The Centre expects to collect a staggering Rs 3.02 trillion from cess and surcharges in 2018-19 – 8.5 per cent more than the Rs 2.78 trillion it did in 2017-18 (Revised Estimates). This revenue will flow directly to the Centre and not be shared with states. To put this number in perspective – the Centre’s entire capital expenditure
for FY19 is pegged at Rs 3 trillion.
The 14th Finance Commission
had recommended that states’ share in the divisible tax
pool be raised to 42 per cent from 32 per cent earlier. The divisible pool consists of all tax
revenue collected by the central government, except those classified as surcharges and cess levied for specific purposes and collection charges.
Now, the Budget
2018 has pegged states’ share in the divisible tax
pool at Rs 7.88 trillion in 2018-19, up from Rs 6.73 trillion the previous year. Working backwards, the divisible pool works out to around Rs 18.76 trillion in 2018-19, up from Rs 16.02 trillion a year earlier.
cess story graph
After adjusting for the goods and service tax
(GST) compensation cess of Rs 613 billion in 2017-18 and Rs 900 billion in 2018-19 to be transferred to states to make up for their losses on account of a shift to GST, the cess and surcharge collections accruing to the central government works out to around Rs 3.02 trillion in 2018-19, up 8.5 per cent from the previous year.
In 2017-18, the Centre will end up collecting Rs 2.78 trillion through this route, against a budgeted target of Rs 2.95 trillion, implying a shortfall of Rs 170 billion. This slippage is largely because certain cess and surcharges levied on top of indirect taxes have been subsumed under GST.
Take for example, the Swachh Bharat
cess and the Krishi Kalyan cess added on top of the service tax.
In 2017-18, the Centre had budgeted for a collection of Rs 133 billion and Rs 88 billion, respectively, through these two. But given a shift to GST
in July, it ended up collecting only Rs 41 billion and Rs 27 billion, respectively.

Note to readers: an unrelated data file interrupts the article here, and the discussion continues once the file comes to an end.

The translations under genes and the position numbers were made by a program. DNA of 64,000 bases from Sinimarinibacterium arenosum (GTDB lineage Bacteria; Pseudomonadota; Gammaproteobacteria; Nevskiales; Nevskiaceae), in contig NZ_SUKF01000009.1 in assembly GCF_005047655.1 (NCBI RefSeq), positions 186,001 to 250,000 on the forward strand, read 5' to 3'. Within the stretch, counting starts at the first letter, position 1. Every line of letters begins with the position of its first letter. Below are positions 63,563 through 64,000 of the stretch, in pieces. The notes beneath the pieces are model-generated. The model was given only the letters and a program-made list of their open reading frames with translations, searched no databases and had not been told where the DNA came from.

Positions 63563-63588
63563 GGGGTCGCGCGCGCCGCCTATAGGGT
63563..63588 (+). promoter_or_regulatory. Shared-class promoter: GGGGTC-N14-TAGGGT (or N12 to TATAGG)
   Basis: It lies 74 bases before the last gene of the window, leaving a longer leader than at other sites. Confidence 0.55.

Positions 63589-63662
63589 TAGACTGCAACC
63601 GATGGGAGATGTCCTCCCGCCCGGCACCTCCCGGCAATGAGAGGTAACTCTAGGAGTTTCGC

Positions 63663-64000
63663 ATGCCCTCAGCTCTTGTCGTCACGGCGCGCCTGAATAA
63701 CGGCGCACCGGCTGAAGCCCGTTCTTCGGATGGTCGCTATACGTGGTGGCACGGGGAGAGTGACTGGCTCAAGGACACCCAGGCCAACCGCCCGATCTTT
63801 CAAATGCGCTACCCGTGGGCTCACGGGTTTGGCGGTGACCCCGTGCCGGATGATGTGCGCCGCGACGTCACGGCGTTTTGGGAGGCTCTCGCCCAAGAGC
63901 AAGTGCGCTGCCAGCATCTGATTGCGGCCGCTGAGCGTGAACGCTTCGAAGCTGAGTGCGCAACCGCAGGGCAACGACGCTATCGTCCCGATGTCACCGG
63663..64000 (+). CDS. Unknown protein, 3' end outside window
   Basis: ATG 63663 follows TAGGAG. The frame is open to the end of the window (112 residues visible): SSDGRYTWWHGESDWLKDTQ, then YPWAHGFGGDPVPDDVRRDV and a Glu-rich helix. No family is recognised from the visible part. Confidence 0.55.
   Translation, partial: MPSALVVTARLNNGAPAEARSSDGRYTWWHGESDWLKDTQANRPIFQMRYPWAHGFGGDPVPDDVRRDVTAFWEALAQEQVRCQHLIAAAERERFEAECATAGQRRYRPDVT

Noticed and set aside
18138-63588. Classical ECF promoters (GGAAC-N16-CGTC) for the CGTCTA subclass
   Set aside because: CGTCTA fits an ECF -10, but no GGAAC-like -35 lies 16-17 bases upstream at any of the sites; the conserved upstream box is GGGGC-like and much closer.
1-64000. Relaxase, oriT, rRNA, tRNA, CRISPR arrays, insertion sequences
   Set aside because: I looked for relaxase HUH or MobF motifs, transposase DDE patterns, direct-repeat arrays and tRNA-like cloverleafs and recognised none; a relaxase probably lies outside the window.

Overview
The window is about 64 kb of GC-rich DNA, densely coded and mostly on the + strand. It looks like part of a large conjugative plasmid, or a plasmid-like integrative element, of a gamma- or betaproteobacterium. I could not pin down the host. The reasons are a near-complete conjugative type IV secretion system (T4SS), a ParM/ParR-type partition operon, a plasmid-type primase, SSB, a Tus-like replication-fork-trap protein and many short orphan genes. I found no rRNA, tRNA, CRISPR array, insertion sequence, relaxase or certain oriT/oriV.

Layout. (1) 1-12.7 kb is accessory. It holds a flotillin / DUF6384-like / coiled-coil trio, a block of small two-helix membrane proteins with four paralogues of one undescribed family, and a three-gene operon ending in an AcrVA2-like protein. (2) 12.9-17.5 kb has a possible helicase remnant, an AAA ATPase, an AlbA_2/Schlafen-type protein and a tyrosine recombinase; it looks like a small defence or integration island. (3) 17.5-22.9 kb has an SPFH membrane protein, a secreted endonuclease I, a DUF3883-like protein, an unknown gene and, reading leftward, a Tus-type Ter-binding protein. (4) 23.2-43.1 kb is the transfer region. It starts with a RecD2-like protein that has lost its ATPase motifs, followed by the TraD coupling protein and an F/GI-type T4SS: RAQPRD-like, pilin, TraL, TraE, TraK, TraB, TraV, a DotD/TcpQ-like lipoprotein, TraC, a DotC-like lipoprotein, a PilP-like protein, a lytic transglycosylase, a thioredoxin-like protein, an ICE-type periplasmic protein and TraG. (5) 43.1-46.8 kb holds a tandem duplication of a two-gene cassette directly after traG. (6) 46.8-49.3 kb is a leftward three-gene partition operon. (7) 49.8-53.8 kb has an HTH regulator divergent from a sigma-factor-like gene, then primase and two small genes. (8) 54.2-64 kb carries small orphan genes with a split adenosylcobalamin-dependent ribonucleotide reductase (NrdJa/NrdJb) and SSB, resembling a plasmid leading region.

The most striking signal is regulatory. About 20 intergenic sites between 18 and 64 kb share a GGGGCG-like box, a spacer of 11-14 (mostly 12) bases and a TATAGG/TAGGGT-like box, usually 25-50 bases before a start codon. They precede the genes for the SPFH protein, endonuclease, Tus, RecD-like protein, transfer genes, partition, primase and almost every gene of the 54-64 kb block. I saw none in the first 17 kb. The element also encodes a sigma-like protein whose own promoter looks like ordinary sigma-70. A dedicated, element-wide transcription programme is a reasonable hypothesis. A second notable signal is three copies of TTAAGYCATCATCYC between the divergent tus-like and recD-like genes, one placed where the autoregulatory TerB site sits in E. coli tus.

This shift to GST
also created another fiscal complication for the government: Revenue from cess and surcharges, which flows solely to the Centre, is typically earmarked for particular schemes. But now, as certain cess and surcharges are no longer levied, the Centre will have to provide for these schemes to some extent from its share of the divisible tax
pool. This in turn will raise overall revenue requirements.
For example, if earlier Rs 100 was collected through cess to fund a programme, the Centre will now have to collect Rs 172.41 to meet the funding requirement of the scheme. Of this Rs 172.41, states’ share at 42 per cent works out to Rs 72.41. The balance, Rs 100 is available to the Centre to fund the programme.
In the Union Budget
2018-19, Finance Minister Arun Jaitley
also increased the education cess on personal income tax
and corporation tax.
Data in the Budget
reveal that from the education cess on direct taxes alone, the Centre hopes to mop up Rs 494 billion in 2018-19, up from Rs 260 billion the previous year.
From surcharges on direct taxes, it hopes to collect Rs 1 trillion in 2018-19, up from Rs 647 billion the previous year, while from the social welfare surcharge on customs, the Centre has pegged collections at Rs 80 billion in 2018-19.